Nearing Completion on the Next Fit RV

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At Winnebago, they’re finishing up on our shiny new yellow Travato, which I’m calling the 59GX.  Here in Salt Lake City, we couldn’t be more excited!  I’m told he’s going to paint this week.  It’s a short week with the holiday, so paint and final inspections will finish up next week just before we get there to pick him up.

So, if he’s gone to paint (for the black striping, I would imagine), then he must be mostly finished inside. I’ve got a few pictures to share, so let’s get going.

But before we get started – again – remember that this just a concept RV. Winnebago has not decided to make any of these features standard or optional on new Travatos. So please, look at our new RV as an experiment. A very, very, cool experiment.  But not one that’s necessarily on the menu.

So first, here you can see our new friend suspended up in the air a bit.

Roof Rack On

You can see that the roof rack and awning have been installed already. We’re assuming this raising of the vehicle was done to facilitate the installation of the running boards. Winnebago is installing tubular running boards with accent lighting in our coach. We won’t have an electric step. To me, this makes a lot more sense (and it’s what we have in Das Bus now). We won’t have to wait for the step to extend before entering or leaving or driving away, and it’s one less thing to maintain.

OK, but what do the running boards look like? Well, they’ve got them wrapped up right now to keep them protected, but here’s a shot that might give you an idea.

Running Board

Next up is this metal stripe in the floor. (We love the flooring, BTW.)

Floor Channel

This metal plate sits flush with the floor, and is covering a channel that water lines run through. One of our “must haves” for a new coach was water lines run inside. This is how Winnebago addressed it. We’re completely OK with this solution. Before you ask, I don’t know if the lines are sitting on the bare metal floor of the van or not, but either way, it’s OK. The cover, as you can see, is just screwed down. If I find it necessary later, I can open it up to add insulation, or heat tape, or whatever might be required.

The additional galley window is in. Last time, we showed you where it would go over the galley. Well now, it’s done. Check it out

Window Finished Interior

That should let a good bit of additional light into the coach. And here’s what it looks like from the outside.

Window Finished Exterior

Remember that center section of the side wall will be painted black. So the window won’t stand out as much. Looks good to me.

And speaking of windows, they completed the installation of the acrylic European window up in the penthouse. Here it is from the outside.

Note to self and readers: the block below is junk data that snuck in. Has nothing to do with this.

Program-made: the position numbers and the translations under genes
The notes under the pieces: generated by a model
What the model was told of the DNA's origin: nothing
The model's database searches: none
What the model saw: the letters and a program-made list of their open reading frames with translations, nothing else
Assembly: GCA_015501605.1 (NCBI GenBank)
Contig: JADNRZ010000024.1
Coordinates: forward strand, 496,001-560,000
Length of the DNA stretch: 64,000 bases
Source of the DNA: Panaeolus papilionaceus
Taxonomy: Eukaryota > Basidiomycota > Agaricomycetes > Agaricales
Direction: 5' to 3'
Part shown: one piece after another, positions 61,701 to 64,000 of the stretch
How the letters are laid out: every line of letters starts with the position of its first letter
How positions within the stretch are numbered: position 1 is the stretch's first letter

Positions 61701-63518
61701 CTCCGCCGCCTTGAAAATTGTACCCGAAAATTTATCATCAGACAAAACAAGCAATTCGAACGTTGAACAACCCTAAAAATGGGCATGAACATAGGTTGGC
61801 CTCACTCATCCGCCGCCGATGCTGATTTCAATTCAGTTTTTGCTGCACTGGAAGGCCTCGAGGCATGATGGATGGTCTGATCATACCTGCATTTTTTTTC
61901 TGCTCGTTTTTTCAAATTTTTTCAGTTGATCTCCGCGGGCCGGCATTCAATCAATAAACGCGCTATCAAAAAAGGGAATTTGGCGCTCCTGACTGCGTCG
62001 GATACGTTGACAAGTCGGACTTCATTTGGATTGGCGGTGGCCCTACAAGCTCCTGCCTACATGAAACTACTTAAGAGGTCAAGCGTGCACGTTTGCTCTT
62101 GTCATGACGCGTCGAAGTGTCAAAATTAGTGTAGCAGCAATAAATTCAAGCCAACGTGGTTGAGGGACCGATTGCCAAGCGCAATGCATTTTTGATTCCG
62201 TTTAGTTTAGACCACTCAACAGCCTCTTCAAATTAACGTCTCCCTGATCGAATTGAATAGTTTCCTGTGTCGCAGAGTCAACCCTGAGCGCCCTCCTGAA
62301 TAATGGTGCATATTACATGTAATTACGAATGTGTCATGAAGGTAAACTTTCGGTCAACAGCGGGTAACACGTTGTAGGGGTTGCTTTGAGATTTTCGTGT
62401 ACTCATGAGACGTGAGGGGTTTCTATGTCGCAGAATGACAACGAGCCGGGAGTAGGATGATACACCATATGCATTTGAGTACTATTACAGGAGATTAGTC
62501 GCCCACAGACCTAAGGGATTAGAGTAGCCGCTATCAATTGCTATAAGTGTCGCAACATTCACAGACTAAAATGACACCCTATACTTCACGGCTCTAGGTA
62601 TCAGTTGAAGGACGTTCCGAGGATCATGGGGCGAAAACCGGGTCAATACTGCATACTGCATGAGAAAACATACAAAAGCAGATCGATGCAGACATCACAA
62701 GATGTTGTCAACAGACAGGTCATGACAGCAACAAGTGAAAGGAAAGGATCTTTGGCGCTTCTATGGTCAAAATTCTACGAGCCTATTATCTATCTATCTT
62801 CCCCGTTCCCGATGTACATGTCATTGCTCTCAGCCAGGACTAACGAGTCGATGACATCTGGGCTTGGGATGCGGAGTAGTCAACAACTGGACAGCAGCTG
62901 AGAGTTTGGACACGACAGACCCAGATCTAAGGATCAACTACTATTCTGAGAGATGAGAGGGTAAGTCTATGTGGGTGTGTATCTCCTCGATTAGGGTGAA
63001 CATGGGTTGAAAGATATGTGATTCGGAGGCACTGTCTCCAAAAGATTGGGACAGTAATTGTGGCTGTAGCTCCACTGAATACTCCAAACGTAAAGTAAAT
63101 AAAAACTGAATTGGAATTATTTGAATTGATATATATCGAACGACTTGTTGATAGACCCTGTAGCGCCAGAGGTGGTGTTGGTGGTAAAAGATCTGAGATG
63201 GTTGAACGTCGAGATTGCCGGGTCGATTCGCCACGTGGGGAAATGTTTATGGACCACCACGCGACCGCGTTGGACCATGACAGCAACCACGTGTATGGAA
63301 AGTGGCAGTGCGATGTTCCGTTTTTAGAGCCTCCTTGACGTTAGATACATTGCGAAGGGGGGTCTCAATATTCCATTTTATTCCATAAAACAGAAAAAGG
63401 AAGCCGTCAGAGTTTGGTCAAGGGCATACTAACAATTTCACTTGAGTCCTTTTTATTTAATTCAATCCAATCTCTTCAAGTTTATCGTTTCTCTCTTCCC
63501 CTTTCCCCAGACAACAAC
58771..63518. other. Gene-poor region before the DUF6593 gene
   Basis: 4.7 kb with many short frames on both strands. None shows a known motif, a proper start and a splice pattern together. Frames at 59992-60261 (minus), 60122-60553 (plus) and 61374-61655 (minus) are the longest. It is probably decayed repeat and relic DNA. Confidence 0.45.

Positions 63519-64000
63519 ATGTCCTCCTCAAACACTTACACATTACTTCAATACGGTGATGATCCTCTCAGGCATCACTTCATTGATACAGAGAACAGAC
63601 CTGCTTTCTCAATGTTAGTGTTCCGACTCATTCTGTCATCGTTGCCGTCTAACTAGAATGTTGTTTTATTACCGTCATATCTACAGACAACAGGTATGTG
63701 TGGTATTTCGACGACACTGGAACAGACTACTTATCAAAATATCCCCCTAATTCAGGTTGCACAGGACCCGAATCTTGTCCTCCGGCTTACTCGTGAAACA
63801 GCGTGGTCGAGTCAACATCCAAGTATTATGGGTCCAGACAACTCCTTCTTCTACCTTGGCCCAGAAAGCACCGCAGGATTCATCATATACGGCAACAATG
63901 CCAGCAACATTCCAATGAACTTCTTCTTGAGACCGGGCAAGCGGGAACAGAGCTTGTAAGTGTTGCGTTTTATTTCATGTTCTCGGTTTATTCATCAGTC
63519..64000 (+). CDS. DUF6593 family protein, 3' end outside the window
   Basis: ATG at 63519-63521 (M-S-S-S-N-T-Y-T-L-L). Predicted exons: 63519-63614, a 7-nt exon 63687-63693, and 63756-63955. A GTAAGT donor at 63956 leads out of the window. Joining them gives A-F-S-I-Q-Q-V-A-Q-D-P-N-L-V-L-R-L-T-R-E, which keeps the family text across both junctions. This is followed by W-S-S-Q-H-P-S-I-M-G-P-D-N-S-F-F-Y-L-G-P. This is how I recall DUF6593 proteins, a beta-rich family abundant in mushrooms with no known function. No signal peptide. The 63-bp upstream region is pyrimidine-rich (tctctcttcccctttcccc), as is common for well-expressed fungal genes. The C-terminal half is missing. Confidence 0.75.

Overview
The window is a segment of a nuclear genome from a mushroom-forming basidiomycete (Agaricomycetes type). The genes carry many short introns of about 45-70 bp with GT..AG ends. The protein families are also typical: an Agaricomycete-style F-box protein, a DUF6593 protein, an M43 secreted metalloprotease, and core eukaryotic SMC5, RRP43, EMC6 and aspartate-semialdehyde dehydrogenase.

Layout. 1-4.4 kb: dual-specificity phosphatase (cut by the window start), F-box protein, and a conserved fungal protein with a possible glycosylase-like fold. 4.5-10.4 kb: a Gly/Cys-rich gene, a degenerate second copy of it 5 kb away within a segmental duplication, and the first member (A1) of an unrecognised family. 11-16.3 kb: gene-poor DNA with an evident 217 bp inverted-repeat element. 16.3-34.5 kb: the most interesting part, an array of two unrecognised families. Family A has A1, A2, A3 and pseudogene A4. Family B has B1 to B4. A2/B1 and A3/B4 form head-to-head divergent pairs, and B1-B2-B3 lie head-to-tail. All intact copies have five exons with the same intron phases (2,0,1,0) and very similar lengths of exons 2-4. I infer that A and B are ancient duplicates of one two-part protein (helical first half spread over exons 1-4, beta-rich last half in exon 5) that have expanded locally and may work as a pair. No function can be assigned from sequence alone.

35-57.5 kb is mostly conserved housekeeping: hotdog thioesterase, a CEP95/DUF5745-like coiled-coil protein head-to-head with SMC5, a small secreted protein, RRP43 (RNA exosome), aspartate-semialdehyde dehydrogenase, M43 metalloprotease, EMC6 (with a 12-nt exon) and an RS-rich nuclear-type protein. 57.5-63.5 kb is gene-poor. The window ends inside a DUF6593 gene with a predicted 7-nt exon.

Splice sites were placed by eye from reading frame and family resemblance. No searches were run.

The Porthole

I’m actually calling the penthouse window a “porthole”.

Next up is something that I threw at Winnebago as a last-minute change, and I’m stoked that they got it done.

WeBoost Drive 4G-X

That’s a WeBoost Drive 4G-X cell signal booster. It’s supposed to boost the signal up to 50 dB for all cellular devices inside the coach. Our roof is metal, so we didn’t have to install a giant metal plate to put the antenna on. If this thing works as advertised, I’m a bit worried that people will start congregating around our coach to get the boosted signal!  Initial reports from Winnebago are that it seems to work: When they switch it on, they have more bars. Expect a more detailed test once I’ve got my hands on it.

In this next shot, you can see some of the upholstery, and some bits (the subwoofer mainly) of the upgraded JBL sound system.

Upholstery & Subwoofer

Believe it or not, we weren’t too picky with Winnebago about colors. So we didn’t know what we were getting! We had met their design team though, and trusted their judgment. They didn’t disappoint us. When we saw it for the first time, Stef and I both liked it, and both were relieved. And I CAN’T WAIT to fire up that sub…

Now for the big part – the raised bed. Here it is, complete and installed, taken from behind the van.

Rear View Elevated Bed

They’ve got the bed stowed in that picture, but you can see a few little things. Like, the Froli Sleep System is installed; and it looks like they were able to get us one cabinet in the overhead area after all (I think that’s what I’m seeing to the left). The gooseneck lights on the driver’s side rear door have also been removed, because they would have been sitting on our heads. I don’t know if those white lenses are covering up smaller lights or not, but I can’t wait to find out.

Here’s another picture of the penthouse area, closer up.

Froli Lights and Bed

In this picture, I think I see switches on those two white circles, but I’m not completely certain. Either way, it’s OK with us. And you can also see the shades have been drawn on the porthole window up top.

Finally, in that picture, you can see the wardrobes better. I have to tell you, the wardrobe cabinets are even cooler than you think. They’re built with removable shelves. This means Stef has freedom to hang her stuff, or fold it, or wad it up in the bottom of the wardrobe, or whatever. I can guarantee that I’ll be using the shelves in mine. When I go on vacation, I really try not to bring stuff that needs to go on a hanger. The other thing this means is that I can toy with the idea of adding shelves to the other wardrobe by the galley. That would make one mega-pantry! I don’t think we’re going to be hurting for storage space in this rig. Here’s another angle of the wardrobe cabinets just because they’re awesome.

His N Hers Wardrobes

And you probably saw the toilet peeking in on that last picture. Yep, the Airhead composting toilet is installed, as well as the teak shower step. Here’s a full shot of that.

Airhead Toilet Installed

Check out that platform! No little kiddie stool in front of the toilet for us. When we’re there, I’m going to have to hunt down the person who made the teak platform and talk shop with them. It looks great. Of course, neither Stef nor I has a clue how to USE this toilet yet – but I do have instructions.

And that’s going to just about do it for construction pictures. As I said, he’s pretty much done but paint and final inspections and prep at this point. Stef and I have already started piling stuff up to take with us to meet him in Iowa for the first time.